Small N.L. town calls on coast guard to help save trapped dolphins
The mayor of a small, coastal village in Newfoundland has appealed to the federal Department of Fisheries and Oceans to send out icebreakers to save five dolphins that have become trapped in the community's harbour.
Seal Cove Mayor Winston May said if the white-beaked dolphins are not rescued soon, they will likely die.
The dolphins became trapped in a small hole in the ice about 30 metres from shore four days ago and are desperate to find a way out, May said.
Dolphins need open water to breathe, but there's about 500 metres of ice blocking their escape, the mayor said.
"They're not going to survive much longer," May said.
The mammals keep swimming in circles in the hole, which is about 30 metres by 200 metres, May said.
"They keep going round circles and trying to keep this little pool of water open so that they can have their breathing area," he said.
Residents in the community on the western side of the Baie Verte Peninsula, about 400 kilometres northwest of St. John's, believe the dolphins chased fish into the harbour but then became trapped when a storm pushed ice from the open ocean into the area.
No one in the community of 400 has a boat big enough to break through the so-called slob ice, a thick carpet of slush and frozen chunks the size of dinner tables.
May said the community has contacted the Fisheries Department to see whether the coast guard can send an icebreaker to help free the dolphins. But officials told the town that no vessels were available, he said.
"Those dolphins there last night, they were all crying," Seal Cove resident Stanley Banks said. "You could hear the screams coming out of them. And they were trying to break the ice there just to survive. And there's us here empty-handed. And DFO with all this money won't even send a boat in here to let those out? It's a crime."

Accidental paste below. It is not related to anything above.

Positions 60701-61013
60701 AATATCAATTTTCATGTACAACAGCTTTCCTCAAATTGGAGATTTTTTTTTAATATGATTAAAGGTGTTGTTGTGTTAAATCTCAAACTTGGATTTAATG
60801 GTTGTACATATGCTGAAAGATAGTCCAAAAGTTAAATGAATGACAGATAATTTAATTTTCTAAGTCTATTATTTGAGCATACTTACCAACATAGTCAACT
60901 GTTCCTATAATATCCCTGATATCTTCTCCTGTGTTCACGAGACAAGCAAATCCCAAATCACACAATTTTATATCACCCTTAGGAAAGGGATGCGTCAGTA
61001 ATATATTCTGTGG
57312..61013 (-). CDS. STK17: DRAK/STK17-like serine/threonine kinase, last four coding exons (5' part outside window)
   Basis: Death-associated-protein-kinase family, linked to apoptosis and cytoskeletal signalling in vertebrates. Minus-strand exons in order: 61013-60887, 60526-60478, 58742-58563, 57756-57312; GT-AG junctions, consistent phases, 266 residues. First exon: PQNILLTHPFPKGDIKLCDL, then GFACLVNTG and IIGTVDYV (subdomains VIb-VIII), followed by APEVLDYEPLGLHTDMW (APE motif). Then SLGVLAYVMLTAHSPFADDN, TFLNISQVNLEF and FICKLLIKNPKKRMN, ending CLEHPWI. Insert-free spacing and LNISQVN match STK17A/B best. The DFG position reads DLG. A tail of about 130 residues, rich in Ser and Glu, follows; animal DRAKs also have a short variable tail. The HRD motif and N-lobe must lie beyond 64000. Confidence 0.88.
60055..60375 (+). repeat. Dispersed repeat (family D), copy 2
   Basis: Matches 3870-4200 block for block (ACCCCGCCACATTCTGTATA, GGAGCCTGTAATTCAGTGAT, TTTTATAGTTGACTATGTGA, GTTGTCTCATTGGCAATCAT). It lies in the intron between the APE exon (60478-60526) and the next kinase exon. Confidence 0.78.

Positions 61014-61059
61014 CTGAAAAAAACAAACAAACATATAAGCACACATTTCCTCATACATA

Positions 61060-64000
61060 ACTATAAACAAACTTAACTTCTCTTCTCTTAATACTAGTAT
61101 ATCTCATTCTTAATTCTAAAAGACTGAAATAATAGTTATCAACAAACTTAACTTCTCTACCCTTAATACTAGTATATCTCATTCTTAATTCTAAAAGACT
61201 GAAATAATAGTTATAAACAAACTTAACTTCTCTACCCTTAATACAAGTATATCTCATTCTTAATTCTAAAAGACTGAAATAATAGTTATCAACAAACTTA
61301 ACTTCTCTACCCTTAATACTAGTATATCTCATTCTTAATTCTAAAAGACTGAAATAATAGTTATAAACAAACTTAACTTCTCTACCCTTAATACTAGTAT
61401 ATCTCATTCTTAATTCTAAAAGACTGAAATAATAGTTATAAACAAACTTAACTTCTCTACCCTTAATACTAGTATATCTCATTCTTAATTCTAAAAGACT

May said local residents have come to him in tears because they are so upset and concerned for the dolphins. It is the first time he's aware of that dolphins have become trapped in the harbour, he said.
Icebreakers could crush dolphins: expert
Even if an icebreaker could be sent, it may not be the best option for rescuing the trapped dolphins, said Wayne Ledwell, a Newfoundland and Labrador expert on rescuing trapped whales.
"Those boats push ice ahead of them and that can crush the animal, and that has happened before," Ledwell said.
He added that it's not unusual for dolphins to get stranded and that about half of the animals that become trapped do survive.
Officials are monitoring the situation. A change in weather may help free the dolphins.
Forecasts call for temperatures to rise over the next 48 hours and for the winds to change direction.
With files from the Canadian Press